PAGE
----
The following is the first few sections of a chapter from The Busy Coder's Guide to Android Development, plus headings for the remaining major sections, to give you an idea about the content of the chapter.
Android has many different ways for you to store data for long-term use by your
activity. The simplest ones to use are
SharedPreferences and simple files.
Android allows activities and applications to keep preferences, in the form of
key/value pairs (akin to a
Map), that will hang around between invocations of
an activity. As the name suggests, the primary purpose is for you to store
user-specified configuration details, such as the last feed the user looked at
in your feed reader, or what sort order to use by default on a list, or
whatever. Of course, you can store in the preferences whatever you like, so
long as it is keyed by a
String and has a primitive value (
Preferences can either be for a single activity or shared among all activities in an application. Other components, such as services, also can work with shared preferences.
To get access to the preferences, you have three APIs to choose from:
getPreferences()from within your
Activity, to access activity-specific preferences
getSharedPreferences()from within your
Activity(or other application
Context), to access application-level preferences
PreferenceManager, to get the shared preferences that work in concert with Android’s overall preference framework
The first two take a security mode parameter. The right answer here is
MODE_PRIVATE, so no other applications can access the file. The
getSharedPreferences() method also takes a name of a set of preferences;
getPreferences() effectively calls
getSharedPreferences() with the
activity’s class name as the preference set name. The
getDefaultSharedPreferences() method takes the
Context for the preferences
All of those methods return an instance of
SharedPreferences, which offers a
series of getters to access named preferences, returning a suitably-typed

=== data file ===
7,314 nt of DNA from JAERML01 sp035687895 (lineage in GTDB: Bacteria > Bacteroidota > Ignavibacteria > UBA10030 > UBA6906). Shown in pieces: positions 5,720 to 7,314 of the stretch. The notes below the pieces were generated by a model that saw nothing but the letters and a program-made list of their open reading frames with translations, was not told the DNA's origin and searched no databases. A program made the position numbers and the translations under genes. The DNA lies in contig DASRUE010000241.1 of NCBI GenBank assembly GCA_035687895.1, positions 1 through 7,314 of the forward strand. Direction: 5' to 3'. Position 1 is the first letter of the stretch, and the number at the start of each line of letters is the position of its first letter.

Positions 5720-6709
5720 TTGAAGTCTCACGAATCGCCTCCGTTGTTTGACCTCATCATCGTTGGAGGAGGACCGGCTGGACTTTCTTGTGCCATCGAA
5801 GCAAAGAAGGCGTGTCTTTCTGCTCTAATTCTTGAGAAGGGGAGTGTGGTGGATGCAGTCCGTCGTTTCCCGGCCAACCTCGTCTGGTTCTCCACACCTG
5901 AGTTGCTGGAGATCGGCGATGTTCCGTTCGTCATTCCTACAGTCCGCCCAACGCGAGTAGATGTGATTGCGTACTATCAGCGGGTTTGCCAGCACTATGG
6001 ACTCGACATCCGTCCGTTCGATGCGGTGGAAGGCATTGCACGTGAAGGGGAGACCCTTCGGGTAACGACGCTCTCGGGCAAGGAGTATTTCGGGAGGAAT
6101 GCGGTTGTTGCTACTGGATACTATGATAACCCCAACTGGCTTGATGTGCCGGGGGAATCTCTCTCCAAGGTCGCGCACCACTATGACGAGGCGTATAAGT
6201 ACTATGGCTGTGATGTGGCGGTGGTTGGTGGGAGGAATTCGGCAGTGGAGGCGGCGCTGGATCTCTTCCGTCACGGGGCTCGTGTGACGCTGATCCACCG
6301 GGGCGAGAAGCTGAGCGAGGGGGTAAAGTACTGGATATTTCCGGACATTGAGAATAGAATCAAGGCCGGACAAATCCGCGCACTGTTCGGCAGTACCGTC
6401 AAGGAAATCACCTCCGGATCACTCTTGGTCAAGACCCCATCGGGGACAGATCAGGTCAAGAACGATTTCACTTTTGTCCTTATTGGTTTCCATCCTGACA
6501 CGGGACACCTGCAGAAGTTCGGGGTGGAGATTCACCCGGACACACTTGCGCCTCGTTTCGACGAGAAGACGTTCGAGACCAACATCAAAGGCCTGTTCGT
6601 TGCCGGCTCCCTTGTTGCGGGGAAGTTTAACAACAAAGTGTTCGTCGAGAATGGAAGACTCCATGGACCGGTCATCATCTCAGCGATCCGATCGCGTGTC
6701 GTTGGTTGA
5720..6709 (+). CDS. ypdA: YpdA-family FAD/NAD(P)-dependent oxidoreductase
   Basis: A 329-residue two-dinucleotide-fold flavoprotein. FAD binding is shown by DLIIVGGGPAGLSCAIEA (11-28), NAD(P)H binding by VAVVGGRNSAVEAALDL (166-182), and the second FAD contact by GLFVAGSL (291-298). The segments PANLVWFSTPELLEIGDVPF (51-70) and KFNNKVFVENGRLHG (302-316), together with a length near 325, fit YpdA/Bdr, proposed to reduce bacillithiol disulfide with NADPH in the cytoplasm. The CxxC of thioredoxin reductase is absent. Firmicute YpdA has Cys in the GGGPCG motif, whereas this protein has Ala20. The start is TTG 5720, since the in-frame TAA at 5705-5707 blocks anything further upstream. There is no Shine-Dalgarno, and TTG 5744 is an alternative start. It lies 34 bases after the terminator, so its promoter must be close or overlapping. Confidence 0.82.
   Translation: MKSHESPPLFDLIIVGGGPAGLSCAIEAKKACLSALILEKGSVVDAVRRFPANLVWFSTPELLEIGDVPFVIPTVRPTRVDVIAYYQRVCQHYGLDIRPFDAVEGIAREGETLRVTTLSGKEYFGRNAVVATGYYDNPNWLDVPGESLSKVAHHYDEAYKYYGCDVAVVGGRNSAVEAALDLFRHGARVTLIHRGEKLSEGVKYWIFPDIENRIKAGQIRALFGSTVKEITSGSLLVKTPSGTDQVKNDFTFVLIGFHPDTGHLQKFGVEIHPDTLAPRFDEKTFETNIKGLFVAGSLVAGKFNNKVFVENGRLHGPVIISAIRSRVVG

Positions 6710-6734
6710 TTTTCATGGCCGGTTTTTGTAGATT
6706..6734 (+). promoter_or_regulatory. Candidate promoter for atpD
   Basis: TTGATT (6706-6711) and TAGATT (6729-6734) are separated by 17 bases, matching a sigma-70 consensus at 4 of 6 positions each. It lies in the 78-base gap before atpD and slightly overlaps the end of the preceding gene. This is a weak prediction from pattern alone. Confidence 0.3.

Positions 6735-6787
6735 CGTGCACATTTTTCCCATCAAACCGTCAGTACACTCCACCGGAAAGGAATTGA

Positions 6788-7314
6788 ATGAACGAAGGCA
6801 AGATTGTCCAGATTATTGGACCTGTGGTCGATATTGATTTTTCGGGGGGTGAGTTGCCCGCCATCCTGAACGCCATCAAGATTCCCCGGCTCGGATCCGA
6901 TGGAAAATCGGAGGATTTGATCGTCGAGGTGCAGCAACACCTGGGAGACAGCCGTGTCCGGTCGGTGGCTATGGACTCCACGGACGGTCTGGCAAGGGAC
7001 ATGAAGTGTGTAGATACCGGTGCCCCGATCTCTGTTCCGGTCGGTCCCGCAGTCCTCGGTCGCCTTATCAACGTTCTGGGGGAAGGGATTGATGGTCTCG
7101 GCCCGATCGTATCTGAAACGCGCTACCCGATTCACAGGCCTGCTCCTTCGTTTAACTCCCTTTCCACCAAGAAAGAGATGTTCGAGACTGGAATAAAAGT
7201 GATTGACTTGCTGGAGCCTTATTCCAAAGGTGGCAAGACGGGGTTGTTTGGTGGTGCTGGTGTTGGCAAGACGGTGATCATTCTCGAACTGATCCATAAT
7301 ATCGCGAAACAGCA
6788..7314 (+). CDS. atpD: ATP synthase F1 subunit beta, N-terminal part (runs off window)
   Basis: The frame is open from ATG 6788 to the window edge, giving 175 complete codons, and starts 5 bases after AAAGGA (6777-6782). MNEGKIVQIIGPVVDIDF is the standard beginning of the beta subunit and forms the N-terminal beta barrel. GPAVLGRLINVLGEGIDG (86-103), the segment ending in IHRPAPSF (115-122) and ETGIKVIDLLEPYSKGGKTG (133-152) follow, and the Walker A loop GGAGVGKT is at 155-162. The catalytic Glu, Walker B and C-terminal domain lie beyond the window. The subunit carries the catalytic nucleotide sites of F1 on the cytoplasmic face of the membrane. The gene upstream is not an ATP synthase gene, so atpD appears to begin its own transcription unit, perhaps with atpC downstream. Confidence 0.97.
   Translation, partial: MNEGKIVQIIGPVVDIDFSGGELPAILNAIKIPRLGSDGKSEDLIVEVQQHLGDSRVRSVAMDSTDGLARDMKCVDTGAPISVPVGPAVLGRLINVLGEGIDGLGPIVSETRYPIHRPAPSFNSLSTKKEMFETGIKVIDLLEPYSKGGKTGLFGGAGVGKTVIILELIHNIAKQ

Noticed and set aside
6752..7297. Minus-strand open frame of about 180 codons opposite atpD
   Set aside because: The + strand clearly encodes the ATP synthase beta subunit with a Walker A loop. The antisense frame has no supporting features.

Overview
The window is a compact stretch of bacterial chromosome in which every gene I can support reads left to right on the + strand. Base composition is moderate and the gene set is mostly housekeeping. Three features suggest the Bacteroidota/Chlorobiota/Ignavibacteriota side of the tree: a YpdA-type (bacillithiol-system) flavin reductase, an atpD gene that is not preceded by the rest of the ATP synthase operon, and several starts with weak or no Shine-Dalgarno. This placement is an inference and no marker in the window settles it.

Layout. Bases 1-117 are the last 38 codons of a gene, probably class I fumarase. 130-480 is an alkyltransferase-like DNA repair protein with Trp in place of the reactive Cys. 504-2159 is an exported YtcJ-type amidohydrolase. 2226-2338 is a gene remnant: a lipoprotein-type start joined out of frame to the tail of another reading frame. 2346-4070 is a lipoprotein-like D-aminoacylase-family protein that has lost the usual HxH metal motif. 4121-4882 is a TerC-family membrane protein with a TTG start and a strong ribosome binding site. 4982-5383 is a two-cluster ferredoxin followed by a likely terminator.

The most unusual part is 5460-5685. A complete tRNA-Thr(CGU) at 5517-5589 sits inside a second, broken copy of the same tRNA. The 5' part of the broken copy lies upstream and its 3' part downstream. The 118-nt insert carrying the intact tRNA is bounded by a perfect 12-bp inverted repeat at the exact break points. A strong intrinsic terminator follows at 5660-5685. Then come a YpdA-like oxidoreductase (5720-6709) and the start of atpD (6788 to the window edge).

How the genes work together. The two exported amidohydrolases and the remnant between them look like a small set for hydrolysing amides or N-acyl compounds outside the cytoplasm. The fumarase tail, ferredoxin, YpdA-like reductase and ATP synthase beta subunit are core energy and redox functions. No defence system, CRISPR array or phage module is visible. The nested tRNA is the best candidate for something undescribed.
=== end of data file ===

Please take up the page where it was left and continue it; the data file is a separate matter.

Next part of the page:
getBoolean() to return a boolean preference). The getters also
take a default value, which is returned if there is no preference set under the
Unless you have a good reason to do otherwise, you are best served using the
third option above —
getDefaultSharedPreferences() — as that will give
SharedPreferences object that works with a
default, as will be described later in this chapter.
Given the appropriate
SharedPreferences object, you can use
edit() to get
an “editor” for the preferences. This object has a set of setters that mirror
the getters on the parent
SharedPreferences object. It also has:
remove()to get rid of a single named preference
clear()to get rid of all preferences
commit()to persist your changes made via the editor
The last one is important — if you modify preferences via the editor and
fail to save the changes, those changes will evaporate once the editor
goes out of scope.
commit() is a blocking call, while
asynchronously. Ideally, use
apply() where possible, though it was only
added in Android 2.3, so it may not be available to you if you are aiming to
support earlier versions of Android than that.
Conversely, since the preferences object supports live changes, if one part of your application (say, an activity) modifies shared preferences, another part of your application (say, a service) will have access to the changed value immediately.
The preview of this section was lost due to a rupture in the space-time continuum.
The preview of this section was traded for a bag of magic beans.
The preview of this section was eaten by a grue.